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2002 Annual Report

The cover of the national women's business council annual report 2002.

To the President and Members of Congress:

I am pleased to submit, on behalf of its members, the National Women’s Business Council’s Annual Report for fiscal year 2002.

The Council is honored to advocate for the nation’s more than 9 million women-owned businesses. As one of the fastest growing segments of our country’s business community, women-owned enterprises are a vital contributor to the well being of our economy.

This report reflects a transition period in the momentum of the Council from one of relative inactivity due to the absence of a Chair, to a period of accelerated action in the last quarter of the fiscal year.

Upon accepting the appointment to the Chair in May, actions were taken to fill staff positions, nominate members for council vacancies and identify projects for funding that would be most meaningful to the business development needs of women business owners. Among these are:

• Evaluation of a women-friendly credit scoring system;

• A Capitol Hill Roundtable on healthcare issues;

• Outreach “issues discussions” in major cities to identify the business development needs that most impact the success of women-owned enterprises (in association with The Schlesinger Library’s national touring exhibit “Enterprising Women”); and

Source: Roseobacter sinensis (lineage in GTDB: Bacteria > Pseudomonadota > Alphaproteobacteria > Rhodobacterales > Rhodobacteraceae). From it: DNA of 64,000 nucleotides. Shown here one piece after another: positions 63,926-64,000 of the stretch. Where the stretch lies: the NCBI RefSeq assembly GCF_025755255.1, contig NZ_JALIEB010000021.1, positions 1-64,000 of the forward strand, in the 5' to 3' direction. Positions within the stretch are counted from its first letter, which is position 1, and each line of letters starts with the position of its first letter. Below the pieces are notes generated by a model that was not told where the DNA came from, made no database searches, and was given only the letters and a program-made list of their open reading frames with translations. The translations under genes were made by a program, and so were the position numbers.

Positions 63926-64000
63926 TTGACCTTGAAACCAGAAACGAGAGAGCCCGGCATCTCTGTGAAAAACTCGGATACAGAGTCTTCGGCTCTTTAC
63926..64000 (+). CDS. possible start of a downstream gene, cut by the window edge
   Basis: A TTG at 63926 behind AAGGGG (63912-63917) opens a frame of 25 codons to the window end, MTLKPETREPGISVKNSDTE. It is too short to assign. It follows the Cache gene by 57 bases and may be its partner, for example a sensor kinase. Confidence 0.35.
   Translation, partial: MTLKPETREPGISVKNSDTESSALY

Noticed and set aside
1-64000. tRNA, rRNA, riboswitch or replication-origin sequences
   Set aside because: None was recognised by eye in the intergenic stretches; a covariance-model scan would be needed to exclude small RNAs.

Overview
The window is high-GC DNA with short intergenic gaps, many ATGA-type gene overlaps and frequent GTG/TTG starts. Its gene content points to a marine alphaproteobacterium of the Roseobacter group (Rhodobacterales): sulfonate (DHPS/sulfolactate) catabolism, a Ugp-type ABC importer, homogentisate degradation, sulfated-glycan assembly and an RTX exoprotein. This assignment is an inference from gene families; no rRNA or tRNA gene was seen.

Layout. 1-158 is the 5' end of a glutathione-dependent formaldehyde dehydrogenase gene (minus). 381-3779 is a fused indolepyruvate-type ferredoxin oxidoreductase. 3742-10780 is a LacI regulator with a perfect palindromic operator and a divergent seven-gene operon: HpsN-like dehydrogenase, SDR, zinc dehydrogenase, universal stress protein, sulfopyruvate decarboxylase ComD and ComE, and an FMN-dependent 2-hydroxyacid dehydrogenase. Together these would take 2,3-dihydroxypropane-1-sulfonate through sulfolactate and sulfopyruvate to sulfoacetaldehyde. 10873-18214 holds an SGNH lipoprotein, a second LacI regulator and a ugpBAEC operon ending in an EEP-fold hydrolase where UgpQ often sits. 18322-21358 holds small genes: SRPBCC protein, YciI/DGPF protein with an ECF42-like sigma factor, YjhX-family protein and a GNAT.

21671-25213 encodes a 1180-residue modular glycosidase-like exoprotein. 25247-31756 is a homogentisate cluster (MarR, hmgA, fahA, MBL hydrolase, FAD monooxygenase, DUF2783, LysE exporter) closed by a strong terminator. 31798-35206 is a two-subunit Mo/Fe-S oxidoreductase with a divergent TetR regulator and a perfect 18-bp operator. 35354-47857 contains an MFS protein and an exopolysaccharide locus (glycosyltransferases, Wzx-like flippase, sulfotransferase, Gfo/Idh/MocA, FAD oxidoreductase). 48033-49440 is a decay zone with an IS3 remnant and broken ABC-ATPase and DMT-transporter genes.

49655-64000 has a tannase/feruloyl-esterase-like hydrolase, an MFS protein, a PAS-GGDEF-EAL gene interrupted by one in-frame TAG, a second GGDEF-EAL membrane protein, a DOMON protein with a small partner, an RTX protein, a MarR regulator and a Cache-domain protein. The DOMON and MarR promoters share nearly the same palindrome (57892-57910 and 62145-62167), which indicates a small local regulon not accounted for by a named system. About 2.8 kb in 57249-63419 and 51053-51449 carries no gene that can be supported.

• Further analysis of existing census data to better understand the trends and economic contributions of women-owned businesses.

In keeping with the Council’s mandate to inform the policy debate through adding to the body of research available on women-owned businesses, two significant studies were completed in 2002:

  • A national evaluation of best practices in access to capital programs; and
  • A study that demonstrates that the capability of women-owned firms is not a rationale for under-representation in federal subcontracting.

The National Women’s Business Council is committed to continuing the important work of identifying those issues which are fundamental to the success of women-owned businesses, to educate and connect the women’s business community, and to serve as a leading advocate for our nation’s women entrepreneurs. In this way, the Council can best advance all of our economy’s stakeholders to create a stronger business community and nation.


Marilyn Carlson Nelson
Chair, National Women’s Business Council